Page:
Kato Tomohiro, then 25, rammed a truck into a crowd of shoppers in a pedestrian zone in Tokyo's Akihabara district in broad daylight on June 8, 2008. That initial attack left three people dead and two others injured. Armed with a knife, Kato then got out of the truck and fatally stabbed four others and injured another eight.
In March 2011, the Tokyo District Court sentenced him to death. The ruling found that Kato's acts were "brutal" and "inhuman" and that there was no choice but to apply the death penalty.
The decision was upheld by the Tokyo High Court in September 2012 and finalized by the Supreme Court in February 2015. The ruling found that Kato's motives left "no room for leniency."
Who was Kato Tomohiro?
Kato grew up in Aomori Prefecture, where he graduated from a top high school. He then enrolled in a two-year college in Gifu Prefecture.
At the first hearing in January 2010, he admitted to the charges and apologized to the victims and their families. Kato said the very least he could do would be "to reveal what led to the incident."
During the lower court trial, Kato described the day of the rampage. He said when he arrived at the scene he had thoughts of abandoning his plan, but decided to go ahead after realizing he had nowhere he felt he belonged.
Kato didn't make an appearance during the high court trial. He also stopped sending letters of apology to bereaved families and victims. He had four volumes of his collected notes published before his death sentence was finalized.
The court heard that Kato was socially isolated and spent a lot of time online before the killings.
Kato said he had been harassed on internet bulletin boards and wanted to stop those responsible by carrying out an attack.
In the preceding month, he posted a message saying his work contract was to be terminated. He wrote that the downsizing involved about 300 people, and he was unnecessary after all.
Kato also said that he found emotional support on the internet bulletin boards. He described them as the center of his everyday life and a place where he could talk honestly.
Search for an answer
Yuasa Hiroshi was at the scene through his work as a taxi driver. He was stabbed as he ran to help someone on the ground and lost consciousness.
Yuasa has been searching for an answer to what drove Kato to carry out the indiscriminate attack. But the 68-year-old says he hasn't been able to determine the truth to this day.
He assumes that Kato himself didn't know the true reason for why he carried out the killings. "It's very regrettable what he did, but it's also a pity he didn't disclose what I really wanted to know," he says.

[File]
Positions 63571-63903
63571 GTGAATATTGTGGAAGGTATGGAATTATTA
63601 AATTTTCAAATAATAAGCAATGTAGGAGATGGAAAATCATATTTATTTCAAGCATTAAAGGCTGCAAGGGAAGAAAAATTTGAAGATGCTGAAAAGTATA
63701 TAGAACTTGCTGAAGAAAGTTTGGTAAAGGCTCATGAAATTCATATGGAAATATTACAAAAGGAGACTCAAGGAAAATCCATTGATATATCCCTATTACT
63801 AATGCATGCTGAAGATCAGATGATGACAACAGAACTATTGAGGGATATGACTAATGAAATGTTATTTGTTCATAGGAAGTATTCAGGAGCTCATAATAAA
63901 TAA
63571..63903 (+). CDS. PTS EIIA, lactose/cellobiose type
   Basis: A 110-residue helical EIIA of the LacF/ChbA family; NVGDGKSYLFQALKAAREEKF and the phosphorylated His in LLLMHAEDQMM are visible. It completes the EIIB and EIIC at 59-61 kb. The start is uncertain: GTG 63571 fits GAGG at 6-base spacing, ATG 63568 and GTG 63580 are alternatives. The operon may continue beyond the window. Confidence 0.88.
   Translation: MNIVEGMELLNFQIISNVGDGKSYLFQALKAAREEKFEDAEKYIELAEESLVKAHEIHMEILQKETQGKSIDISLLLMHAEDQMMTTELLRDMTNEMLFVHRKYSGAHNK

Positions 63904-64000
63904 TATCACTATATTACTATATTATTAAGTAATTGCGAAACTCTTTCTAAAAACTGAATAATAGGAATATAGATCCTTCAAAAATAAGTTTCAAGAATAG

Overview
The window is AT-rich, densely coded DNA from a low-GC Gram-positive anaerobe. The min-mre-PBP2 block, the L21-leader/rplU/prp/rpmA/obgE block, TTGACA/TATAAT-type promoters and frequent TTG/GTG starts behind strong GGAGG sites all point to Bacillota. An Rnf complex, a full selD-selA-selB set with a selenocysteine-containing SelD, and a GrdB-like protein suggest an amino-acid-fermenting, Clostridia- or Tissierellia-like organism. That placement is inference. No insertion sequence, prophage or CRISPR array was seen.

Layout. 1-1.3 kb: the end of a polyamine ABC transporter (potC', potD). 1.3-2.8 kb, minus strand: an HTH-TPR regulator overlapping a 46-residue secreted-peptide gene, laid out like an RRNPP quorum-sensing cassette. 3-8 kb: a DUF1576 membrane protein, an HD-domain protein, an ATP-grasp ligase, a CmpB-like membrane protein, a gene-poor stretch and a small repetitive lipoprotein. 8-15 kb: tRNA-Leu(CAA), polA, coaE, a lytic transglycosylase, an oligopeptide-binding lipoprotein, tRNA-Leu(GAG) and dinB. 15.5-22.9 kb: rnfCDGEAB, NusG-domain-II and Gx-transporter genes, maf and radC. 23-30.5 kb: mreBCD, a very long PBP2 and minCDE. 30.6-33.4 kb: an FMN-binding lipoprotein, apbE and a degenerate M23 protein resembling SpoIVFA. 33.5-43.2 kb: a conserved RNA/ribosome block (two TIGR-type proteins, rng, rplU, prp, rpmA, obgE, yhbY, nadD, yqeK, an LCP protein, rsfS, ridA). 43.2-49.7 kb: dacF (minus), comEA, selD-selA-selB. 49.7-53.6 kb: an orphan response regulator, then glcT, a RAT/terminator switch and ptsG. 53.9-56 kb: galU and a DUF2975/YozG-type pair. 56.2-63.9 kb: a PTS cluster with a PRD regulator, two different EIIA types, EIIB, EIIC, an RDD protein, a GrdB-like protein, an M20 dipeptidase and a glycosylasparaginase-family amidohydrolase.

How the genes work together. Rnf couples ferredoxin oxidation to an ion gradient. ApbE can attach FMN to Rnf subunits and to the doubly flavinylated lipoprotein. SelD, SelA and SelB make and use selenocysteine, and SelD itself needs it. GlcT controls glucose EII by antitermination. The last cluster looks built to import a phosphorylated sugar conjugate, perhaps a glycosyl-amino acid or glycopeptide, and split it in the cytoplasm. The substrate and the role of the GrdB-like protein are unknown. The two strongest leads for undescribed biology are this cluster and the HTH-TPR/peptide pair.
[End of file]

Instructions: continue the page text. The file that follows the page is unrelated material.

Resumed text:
Yuasa also feels there must have been more to the investigation, perhaps to prevent a similar attack from happening, as Kato was allowed to live for years after the verdict.
Sato Hideyuki, the head editor at a publishing company, was involved in publishing four volumes of Kato's collected notes. He says he met Kato on about 20 occasions, although he was unable to delve into what he was thinking.
"His notes provide no clue as to why things turned out the way they did, with so many people dead and wounded," says Sato. "I got the impression from the beginning that he would never allow anyone to get to the heart of the matter."
In his notes, Kato wrote about what he expected to happen after the attack. "Having uploaded a message hinting at my plot on a bulletin board, I knew I would end up in prison," he wrote. "I came to think I might as well be executed as sentenced to prison.
Sato says Kato remained silent when he raised topics that could lead him to speak about his personal problems.
Death penalty in Japan
Kato's execution is the first in Japan this year. He is the fourth person to be executed under the administration of Prime Minister Kishida Fumio.
Justice Minister Furukawa Yoshihisa said he ordered the execution after "extremely careful examination."
Japan is one of the few developed countries to retain the death penalty, despite criticism from international communities and local human rights groups.
"Abolishing the death sentence is inappropriate," Furukawa told reporters. "There's no alternative punishment for those who commit extremely serious and heinous crimes."
After the execution, a group of lawyers supporting the victims of crimes said it was a matter of routine for convicts to be put to death in accordance with the law. The Japan Federation of Bar Associations criticized the execution and called for an end to capital punishment.
According to the justice ministry, Kato's execution leaves the total number of death-row inmates in Japan at 106.